Status: 09/24/2022 3:14 PM
Berlusconi wants to be president of the Senate – and he has joined the right-wing alliance with Forza Italia. He is deliberately tamed, even praising the European Union and democracy. But after the election, its impact is likely to be minimal.
Where is Silvio Berlusconi? You can already ask yourself this question in the Italian election campaign, because although he is the frontrunner of his “Forza Italia” party, you rarely see the 85-year-old at campaign events.
But if he wasn’t on stage, Berlusconi can now be found on TikTok. The former prime minister, known for his bunga bunga parties with underage prostitutes, says he wants to connect with young people there.
And voter catch from the center-left coalition’s biggest candidate, Enrico Letta. Election Day, as he calls them there, is the day when ‘you as citizens care the most to vote for ‘Forza Italia’ and also for him – because ‘not only is it more beautiful than Letta’, but I also ‘chased your love all your life.’ And then he wishes Each voter has “tenderness, health and love”.
Berlusconi’s goal in this election is to become president of the Senate. That would make him Vice President of Italy. The odds for that are not so bad, because his “Forza Italia” party has entered into an alliance with the post-fascists of “Fratelli d’Italia” and the right-wing Lega – the center-right coalition has a good chance of Italy after the elections that govern.
Support from the European Parliament
But what does Forza Italia want to achieve? That Italian citizens be able to directly elect the president in the future, for example. He should also get more power. In addition, Berlusconi’s party wants a minimum pension of 1,000 euros and a minimum wage of 1,000 euros for young employees.
On the main energy issue in the election campaign, Berlusconi’s deputy Antonio Tajani called for a national energy plan focusing on renewable energies. In the long term, Italy also has to invest in nuclear power, he says.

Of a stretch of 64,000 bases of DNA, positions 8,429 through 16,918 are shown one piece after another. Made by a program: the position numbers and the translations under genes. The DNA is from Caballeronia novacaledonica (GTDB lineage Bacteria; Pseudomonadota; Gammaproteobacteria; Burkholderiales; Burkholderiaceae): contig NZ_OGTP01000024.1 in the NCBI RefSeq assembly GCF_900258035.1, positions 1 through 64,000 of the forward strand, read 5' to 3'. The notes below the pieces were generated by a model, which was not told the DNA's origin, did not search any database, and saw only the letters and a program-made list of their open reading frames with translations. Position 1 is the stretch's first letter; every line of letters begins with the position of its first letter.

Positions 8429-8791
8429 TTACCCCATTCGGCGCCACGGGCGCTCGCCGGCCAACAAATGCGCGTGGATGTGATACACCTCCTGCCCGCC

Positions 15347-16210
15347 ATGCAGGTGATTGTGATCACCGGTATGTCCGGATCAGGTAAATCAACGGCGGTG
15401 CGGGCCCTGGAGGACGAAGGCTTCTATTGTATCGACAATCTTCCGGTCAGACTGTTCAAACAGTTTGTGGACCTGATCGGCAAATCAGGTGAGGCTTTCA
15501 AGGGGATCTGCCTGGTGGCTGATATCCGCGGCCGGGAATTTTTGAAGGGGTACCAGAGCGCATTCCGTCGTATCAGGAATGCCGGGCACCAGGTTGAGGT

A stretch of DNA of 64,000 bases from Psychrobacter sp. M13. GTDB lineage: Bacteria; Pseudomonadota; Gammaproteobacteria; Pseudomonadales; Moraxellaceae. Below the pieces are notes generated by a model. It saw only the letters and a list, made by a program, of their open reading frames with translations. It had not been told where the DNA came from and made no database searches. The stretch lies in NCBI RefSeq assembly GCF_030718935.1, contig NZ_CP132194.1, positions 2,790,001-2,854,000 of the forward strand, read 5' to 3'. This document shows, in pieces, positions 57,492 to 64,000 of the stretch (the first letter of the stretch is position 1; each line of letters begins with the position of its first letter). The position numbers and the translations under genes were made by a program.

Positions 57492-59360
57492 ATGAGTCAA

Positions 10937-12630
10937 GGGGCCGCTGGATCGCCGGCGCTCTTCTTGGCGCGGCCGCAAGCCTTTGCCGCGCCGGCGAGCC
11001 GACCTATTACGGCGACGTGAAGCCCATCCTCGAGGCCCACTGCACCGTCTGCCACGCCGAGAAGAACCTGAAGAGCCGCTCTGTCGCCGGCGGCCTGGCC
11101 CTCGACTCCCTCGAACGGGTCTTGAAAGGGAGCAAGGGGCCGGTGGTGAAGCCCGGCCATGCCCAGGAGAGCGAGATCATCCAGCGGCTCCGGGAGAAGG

In the field of immigration, “Forza Italia” seems more moderate than the right-wing allies – the party has repeatedly committed itself to the European Union and its institutions.
By the way, Berlusconi also received support from the European Parliament, from the CSU politician Manfred Weber – the head of the European People’s Party there, a coalition of Christian democratic and conservative parties. “Forza Italia” can bring stability to Italy because it has the most experience in the party alliance – this is how Weber justified his support for Berlusconi in his appearance in Rome.
Eight percent in the initial polls
Webber was heavily criticized for recommending Berlusconi, who has been accused countless times of corruption, fraud and accounting fraud and was found guilty once convicted. In addition, “Forza Italia” wants to form an alliance with “Fratelli d’Italia”, among others. Its president, Giorgia Meloni, has never distanced himself from fascism.
Berlusconi says he wants to prevent Italy from sliding too far to the right – he has already threatened to leave the alliance if the other two partners take an anti-democratic stance after the election.
Berlusconi insists that they are Europeans, liberals and Christians – “we are the defenders of Western values” and: “Europe is not Urban, it is the Europe of the European People’s Party”.
But Forza Italia did not even reach eight percent in the latest opinion polls published before the elections. So it may be difficult for Berlusconi to really influence the partners of the right-wing coalition.